Over the years, humans have utilized bamboo in myriad ways. The significance of bamboo to early modern East Asian culture, for example, is depicted in the writings of Jean-Baptiste Du Halde, a French Jesuit historian. His 1736 work, The General History of China …, which draws from the reports of seventeen Jesuit missionaries, provides several examples of the many ingenious manipulations of bamboo. For instance, “the Tartars use a kind of pen made of Bamboo, and almost shaped like those in Europe; … when they would use a Pen either for writing, or drawing Flowers, Trees, or Mountains after the Chinese manner, they are first obliged to pass some Alum-water over the paper to hinder the Ink from penetrating thro’ it” [4]. Creating legible writing with these peculiar pens required partaking in a meticulous process extremely foreign to European eyes. However, what they produced were strokes that characterized Chinese art and written language Westerners would have found difficult to duplicate accurately. Thus, bamboo permitted and aided the formation of a distinct cultural identity through its contributions to Chinese visual tradition. Even after the plant had died, what the plant help create would still remain.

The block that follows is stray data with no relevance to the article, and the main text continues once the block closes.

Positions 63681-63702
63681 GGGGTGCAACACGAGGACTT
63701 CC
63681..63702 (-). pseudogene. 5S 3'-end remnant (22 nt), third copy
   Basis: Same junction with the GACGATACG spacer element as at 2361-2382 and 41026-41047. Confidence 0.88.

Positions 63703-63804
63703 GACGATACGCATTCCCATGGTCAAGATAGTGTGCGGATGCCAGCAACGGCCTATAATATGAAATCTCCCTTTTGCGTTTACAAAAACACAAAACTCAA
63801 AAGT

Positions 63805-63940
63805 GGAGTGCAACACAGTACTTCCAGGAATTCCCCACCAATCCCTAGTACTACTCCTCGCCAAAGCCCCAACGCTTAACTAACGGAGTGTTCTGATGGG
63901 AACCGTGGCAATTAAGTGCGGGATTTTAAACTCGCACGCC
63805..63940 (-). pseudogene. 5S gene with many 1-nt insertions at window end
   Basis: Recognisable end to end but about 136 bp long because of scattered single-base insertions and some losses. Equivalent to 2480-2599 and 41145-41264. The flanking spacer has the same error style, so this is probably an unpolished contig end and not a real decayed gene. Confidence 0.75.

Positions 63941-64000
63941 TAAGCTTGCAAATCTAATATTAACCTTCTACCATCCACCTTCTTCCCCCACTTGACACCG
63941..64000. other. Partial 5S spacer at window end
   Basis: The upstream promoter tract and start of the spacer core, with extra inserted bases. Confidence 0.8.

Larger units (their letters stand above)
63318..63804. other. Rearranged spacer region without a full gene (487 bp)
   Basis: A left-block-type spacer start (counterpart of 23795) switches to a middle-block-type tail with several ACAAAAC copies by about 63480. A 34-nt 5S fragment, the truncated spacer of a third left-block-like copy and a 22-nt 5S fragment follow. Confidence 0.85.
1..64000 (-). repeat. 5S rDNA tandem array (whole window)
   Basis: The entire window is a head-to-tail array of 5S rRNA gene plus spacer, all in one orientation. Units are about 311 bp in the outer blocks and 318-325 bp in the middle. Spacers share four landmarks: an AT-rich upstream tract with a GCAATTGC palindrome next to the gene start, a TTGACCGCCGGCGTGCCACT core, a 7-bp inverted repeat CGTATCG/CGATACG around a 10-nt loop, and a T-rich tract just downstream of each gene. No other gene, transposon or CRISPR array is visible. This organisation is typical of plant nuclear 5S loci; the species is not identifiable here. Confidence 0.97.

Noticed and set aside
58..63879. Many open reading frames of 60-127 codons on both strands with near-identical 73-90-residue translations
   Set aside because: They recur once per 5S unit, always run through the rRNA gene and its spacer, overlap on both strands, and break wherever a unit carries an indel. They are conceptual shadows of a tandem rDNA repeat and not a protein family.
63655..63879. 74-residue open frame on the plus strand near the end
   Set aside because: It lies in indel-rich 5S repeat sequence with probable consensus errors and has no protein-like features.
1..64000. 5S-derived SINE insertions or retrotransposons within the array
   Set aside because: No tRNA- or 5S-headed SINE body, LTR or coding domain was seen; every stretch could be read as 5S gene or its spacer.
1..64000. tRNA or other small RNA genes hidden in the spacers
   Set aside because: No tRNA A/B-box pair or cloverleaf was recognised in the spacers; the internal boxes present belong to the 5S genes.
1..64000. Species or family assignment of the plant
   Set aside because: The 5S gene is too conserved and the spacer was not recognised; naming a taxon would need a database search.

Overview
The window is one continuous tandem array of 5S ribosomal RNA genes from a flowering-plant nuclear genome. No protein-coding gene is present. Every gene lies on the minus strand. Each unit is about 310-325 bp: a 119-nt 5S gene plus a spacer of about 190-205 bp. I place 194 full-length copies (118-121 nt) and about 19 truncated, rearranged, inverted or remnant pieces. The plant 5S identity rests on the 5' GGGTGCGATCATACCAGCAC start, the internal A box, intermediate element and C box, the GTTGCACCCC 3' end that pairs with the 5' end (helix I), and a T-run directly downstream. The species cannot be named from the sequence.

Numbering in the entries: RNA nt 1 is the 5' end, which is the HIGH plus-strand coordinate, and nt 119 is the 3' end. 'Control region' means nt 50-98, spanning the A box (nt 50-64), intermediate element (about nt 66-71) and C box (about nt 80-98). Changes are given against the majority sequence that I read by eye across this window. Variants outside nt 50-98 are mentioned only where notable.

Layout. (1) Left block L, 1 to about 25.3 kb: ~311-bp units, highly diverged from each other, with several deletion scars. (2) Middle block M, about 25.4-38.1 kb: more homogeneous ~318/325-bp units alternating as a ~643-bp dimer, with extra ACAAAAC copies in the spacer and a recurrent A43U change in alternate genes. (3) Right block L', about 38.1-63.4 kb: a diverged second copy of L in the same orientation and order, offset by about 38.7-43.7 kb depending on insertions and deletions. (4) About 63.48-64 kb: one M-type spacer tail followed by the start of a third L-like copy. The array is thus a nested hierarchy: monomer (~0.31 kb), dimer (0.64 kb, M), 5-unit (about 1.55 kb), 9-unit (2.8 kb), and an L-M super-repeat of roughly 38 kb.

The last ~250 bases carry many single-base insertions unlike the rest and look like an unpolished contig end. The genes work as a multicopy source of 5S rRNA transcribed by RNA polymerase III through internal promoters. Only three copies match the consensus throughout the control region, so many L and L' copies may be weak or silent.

In addition, the Chinese exhibited a mastery of using bamboo to heal a plethora of maladies. For example, according to Du Halde, a man with a large abscess in his back was given “Neui to che fuen,” which instead of healing him caused him to have a high fever and vomit excessively. However, after taking six pounds of ginseng diluted with water distilled from freshly gathered bamboo, and ingesting a large quantity of the bamboo itself, the man was cured of his ailments [5]. Furthermore, bamboo was emloyed as an instrument to help treat asthma and congestion. To rid the head of phlegm, one would merely need to mix water and the “Seed of Tea,” slowly drip it down through the nostrils, and take piece of bamboo between the teeth [6]. These accounts demonstrate that bamboo is not only physically flexible, but also flexible in the regards to the number of ways it could be used medicinally. Not only is the plant hardy and pliable, its makeup was perceived to be intrinsically beneficial, and could be used as an ingredient in recipes such as Chinese zongzi (粽子).